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Important Changes to Email Deliverability in 2024


If you send email via a 3rd party platform like MailChimp, Constant Contact, Keap, etc. – you will see a dramatic decline in your email deliverability unless you take action, including being blocked altogether

What’s nearly unbelievable is that, even if you are just sending emails to your clients or opted-in contacts in the course of your regular business practices, YOU MAY SOON HAVE MOST OF YOUR EMAILS GOING TO SPAM.


As 2024 unfolds, Google and Yahoo are setting new standards for email delivery. These aren’t just suggestions; they’re requirements to ensure your emails reach their destination and aren’t marked as spam. Starting in February, these changes will primarily affect bulk email senders, but it’s wise for everyone to be prepared. Before we dive into the changes, let’s understand some crucial terms:

    • SPF (Sender Policy Framework): Think of SPF as a guest list for your emails. It’s a list stored online that tells email providers which mail servers are allowed to send emails from your domain. If an email comes from a server not on the list, it’s treated with suspicion.
    • DKIM (Domain Keys Identified Mail): DKIM is like a fingerprint for your emails. It uses a digital signature to verify that the email hasn’t been tampered with on its journey and truly comes from your domain. It’s a way of adding a layer of trust to your messages.
    • DMARC (Domain-based Message Authentication, Reporting & Conformance): DMARC is like a set of instructions you leave for email providers. It uses SPF and DKIM to determine the authenticity of an email and then tells the provider what to do if the email doesn’t pass the test (like rejecting it or putting it in spam).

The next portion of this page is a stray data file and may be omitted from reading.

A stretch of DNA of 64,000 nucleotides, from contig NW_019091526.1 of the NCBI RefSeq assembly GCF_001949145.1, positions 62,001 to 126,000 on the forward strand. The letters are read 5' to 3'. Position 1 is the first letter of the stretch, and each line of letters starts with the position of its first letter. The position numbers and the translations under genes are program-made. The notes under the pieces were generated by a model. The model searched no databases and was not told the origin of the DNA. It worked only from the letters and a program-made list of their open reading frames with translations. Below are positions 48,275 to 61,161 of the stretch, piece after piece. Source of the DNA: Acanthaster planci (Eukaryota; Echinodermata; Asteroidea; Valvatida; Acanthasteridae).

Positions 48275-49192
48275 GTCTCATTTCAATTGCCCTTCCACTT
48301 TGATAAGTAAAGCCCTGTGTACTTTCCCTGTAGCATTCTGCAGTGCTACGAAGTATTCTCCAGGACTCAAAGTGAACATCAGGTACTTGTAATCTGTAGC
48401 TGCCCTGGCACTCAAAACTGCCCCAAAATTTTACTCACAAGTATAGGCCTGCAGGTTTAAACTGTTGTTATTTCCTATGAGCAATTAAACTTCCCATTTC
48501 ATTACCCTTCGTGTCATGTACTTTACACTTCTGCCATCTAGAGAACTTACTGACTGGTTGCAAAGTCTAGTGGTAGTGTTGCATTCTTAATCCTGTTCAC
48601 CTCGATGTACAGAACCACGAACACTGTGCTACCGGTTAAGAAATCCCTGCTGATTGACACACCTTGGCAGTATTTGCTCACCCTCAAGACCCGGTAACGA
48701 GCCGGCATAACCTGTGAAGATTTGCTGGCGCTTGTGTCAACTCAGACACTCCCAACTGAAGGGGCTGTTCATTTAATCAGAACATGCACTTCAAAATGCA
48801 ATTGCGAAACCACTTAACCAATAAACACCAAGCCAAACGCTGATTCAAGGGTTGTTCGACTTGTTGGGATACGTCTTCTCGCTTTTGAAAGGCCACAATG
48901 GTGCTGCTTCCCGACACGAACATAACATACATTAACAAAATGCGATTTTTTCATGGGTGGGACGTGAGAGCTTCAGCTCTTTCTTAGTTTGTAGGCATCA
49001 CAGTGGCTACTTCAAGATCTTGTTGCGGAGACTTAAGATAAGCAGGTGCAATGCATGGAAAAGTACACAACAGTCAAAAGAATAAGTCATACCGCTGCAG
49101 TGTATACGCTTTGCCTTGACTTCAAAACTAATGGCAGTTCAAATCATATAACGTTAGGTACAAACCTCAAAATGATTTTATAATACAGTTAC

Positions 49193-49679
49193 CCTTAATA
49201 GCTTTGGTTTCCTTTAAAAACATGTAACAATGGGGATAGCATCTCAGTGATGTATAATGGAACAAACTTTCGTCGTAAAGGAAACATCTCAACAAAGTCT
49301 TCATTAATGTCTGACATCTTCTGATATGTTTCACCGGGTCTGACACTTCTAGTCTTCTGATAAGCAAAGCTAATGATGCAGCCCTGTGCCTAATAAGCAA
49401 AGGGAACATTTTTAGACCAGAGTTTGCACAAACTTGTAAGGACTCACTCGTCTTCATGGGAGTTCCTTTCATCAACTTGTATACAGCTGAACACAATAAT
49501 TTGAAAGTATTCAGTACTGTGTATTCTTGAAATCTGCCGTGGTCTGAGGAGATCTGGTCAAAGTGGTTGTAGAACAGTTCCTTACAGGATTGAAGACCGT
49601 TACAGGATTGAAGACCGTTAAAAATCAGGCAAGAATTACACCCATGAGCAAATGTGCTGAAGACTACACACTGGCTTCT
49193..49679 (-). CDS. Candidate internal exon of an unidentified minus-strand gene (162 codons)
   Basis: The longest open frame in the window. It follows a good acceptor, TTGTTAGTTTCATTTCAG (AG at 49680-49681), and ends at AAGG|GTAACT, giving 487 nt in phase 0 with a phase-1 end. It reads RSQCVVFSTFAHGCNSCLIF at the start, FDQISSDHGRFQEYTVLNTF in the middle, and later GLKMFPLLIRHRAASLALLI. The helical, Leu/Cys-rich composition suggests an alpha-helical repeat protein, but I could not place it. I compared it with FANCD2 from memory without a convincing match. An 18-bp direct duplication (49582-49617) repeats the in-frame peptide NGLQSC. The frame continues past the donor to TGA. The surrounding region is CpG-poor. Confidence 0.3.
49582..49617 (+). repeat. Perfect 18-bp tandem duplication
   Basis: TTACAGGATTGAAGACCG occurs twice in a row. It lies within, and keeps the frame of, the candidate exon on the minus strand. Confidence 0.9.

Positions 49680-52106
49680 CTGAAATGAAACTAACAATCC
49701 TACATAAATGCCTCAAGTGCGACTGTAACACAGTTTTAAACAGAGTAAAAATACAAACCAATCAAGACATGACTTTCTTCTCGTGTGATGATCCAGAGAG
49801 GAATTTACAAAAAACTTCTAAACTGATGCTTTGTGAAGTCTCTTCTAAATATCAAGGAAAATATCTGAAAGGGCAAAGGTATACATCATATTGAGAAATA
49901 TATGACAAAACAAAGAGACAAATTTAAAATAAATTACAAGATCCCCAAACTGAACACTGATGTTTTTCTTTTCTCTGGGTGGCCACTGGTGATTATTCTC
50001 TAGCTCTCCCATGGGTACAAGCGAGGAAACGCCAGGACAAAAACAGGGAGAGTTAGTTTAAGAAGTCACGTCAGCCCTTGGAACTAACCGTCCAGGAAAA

• Authentication is Key: Both Google and Yahoo will require you to authenticate your emails using DKIM. Plus, you’ll need a basic DMARC record. If you’re already using these, great! If not, it’s time to start. Own Your Domain: Sending emails from or similar is a no-go. You need to use an email address from a domain you own. This move is vital for meeting the new authentication standards. Keep Complaints Low: Google wants your spam complaint rate under 0.3%. High rates may lead to your emails being blocked. Gmail is Removing Inactive Accounts:
    • Since December 1st, Gmail has been removing inactive accounts dormant for 2+ years.  Regularly cleaning and updating your subscriber lists is becoming increasingly crucial to ensure you maintain a healthy email list and sender reputation.
    • Here’s what you need to

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  • Who’s Affected? ALL EMAIL SENDERS CERTAINLY & especially those sending bulk emails. 
  • What if I Don’t Comply? Google and Yahoo might block your emails, damaging your reputation and deliverability. 
  • Does Sending Volume Matter? While there’s talk of a 5K daily sending limit, it’s not a safe zone. ALL SIZES NEED TO BE AUTHENTICATED. 
  • What About Low-Volume Senders and DKIM? Fear not! DKIM is beneficial regardless of your sending volume, improving your open rates and reputation. 
  • What if I’m a High-Volume Sender? It’s crucial to transition off generic authentication and onto your domain. This might seem daunting, but it’s essential for maintaining deliverability.
  • What is EMAIL AUTHENTICATION? Email authentication is a bit like a passport for your emails, proving they’re legitimate and not spam or phishing attempts. Before we get into the specifics, ensure your sending domain is valid (at least 30 days old) and points to a live website, not a blank page. It should also have an MX record, which is like a signpost directing emails to the right server. Below is a straightforward video walkthrough on how to implement SPF, DKIM, and DMARC into your domain’s DNS records. This specific video goes through the step-by-step instructions via the Google Workspace Suite. If you don’t use Gmail, the authentication steps will be similar, but may look different based on your email provider.

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